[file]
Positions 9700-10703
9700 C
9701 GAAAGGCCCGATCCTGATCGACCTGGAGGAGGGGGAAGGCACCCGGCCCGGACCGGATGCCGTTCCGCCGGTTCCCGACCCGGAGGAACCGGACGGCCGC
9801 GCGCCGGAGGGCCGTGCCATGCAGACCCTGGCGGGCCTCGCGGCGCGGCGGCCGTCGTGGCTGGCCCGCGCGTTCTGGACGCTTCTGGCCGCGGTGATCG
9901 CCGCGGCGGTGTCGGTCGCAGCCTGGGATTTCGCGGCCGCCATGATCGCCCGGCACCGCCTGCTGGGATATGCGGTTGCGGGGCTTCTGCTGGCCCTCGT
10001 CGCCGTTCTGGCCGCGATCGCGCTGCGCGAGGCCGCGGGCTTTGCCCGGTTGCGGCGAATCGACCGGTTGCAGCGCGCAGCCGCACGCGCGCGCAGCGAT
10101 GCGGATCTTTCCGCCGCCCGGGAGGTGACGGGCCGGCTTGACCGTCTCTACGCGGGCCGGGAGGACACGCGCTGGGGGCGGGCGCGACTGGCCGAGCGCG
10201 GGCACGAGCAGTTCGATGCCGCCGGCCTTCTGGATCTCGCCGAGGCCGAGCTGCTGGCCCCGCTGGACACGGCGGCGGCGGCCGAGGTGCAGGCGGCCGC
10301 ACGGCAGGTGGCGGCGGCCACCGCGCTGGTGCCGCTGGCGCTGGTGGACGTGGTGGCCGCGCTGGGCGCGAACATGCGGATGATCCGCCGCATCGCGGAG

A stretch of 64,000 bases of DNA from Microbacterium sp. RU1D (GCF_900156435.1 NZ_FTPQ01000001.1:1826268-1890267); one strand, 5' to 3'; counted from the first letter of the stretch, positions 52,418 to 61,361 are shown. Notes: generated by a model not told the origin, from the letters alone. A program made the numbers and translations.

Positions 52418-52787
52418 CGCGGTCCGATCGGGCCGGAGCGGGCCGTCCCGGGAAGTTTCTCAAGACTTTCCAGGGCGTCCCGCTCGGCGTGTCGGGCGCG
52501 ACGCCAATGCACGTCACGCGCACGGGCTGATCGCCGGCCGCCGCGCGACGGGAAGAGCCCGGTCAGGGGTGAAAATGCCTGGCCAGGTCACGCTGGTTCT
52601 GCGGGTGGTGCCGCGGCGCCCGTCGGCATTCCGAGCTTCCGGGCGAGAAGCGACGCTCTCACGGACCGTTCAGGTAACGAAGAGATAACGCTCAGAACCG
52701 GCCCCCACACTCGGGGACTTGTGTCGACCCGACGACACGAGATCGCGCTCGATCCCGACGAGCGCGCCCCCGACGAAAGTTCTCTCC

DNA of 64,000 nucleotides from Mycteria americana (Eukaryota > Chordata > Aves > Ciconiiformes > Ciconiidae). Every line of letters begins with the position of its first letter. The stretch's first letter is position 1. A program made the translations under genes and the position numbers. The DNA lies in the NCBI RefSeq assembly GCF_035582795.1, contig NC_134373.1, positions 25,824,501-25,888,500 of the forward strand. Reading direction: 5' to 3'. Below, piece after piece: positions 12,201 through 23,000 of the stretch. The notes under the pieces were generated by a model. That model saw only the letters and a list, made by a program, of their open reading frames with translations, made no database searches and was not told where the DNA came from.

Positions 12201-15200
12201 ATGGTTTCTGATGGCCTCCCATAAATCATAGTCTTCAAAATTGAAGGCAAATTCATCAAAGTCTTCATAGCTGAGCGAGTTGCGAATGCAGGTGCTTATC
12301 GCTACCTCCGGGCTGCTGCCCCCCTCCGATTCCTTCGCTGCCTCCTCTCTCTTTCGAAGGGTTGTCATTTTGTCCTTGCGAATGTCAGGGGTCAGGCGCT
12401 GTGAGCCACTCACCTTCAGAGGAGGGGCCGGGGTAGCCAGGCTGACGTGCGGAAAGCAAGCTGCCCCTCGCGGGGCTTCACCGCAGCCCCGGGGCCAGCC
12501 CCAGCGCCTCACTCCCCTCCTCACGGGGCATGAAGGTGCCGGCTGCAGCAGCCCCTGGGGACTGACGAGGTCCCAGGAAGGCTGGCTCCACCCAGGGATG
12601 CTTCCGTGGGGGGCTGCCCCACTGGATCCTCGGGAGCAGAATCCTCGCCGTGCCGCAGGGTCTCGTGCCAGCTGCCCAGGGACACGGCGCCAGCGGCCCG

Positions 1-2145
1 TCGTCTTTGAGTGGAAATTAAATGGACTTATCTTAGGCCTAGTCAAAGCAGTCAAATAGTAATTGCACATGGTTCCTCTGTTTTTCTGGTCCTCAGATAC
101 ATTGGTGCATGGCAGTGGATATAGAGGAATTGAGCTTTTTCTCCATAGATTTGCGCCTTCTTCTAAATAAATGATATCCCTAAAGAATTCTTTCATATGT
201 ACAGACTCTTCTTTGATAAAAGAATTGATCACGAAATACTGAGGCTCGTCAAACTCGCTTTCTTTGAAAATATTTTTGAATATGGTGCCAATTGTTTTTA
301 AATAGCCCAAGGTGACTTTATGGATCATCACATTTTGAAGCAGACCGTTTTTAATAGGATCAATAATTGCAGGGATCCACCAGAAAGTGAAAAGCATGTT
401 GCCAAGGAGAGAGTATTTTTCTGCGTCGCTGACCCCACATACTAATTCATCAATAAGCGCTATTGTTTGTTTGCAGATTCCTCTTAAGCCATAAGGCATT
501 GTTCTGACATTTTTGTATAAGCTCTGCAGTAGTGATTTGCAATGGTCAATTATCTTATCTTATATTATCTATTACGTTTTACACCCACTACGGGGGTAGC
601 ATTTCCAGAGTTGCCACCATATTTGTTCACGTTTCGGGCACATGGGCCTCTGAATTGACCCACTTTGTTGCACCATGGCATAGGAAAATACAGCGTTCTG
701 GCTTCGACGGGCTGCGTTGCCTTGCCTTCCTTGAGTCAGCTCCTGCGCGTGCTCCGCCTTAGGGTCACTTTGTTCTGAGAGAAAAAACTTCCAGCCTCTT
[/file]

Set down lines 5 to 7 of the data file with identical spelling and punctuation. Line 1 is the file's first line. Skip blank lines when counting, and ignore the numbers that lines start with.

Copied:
9901 CCGCGGCGGTGTCGGTCGCAGCCTGGGATTTCGCGGCCGCCATGATCGCCCGGCACCGCCTGCTGGGATATGCGGTTGCGGGGCTTCTGCTGGCCCTCGT
10001 CGCCGTTCTGGCCGCGATCGCGCTGCGCGAGGCCGCGGGCTTTGCCCGGTTGCGGCGAATCGACCGGTTGCAGCGCGCAGCCGCACGCGCGCGCAGCGAT
10101 GCGGATCTTTCCGCCGCCCGGGAGGTGACGGGCCGGCTTGACCGTCTCTACGCGGGCCGGGAGGACACGCGCTGGGGGCGGGCGCGACTGGCCGAGCGCG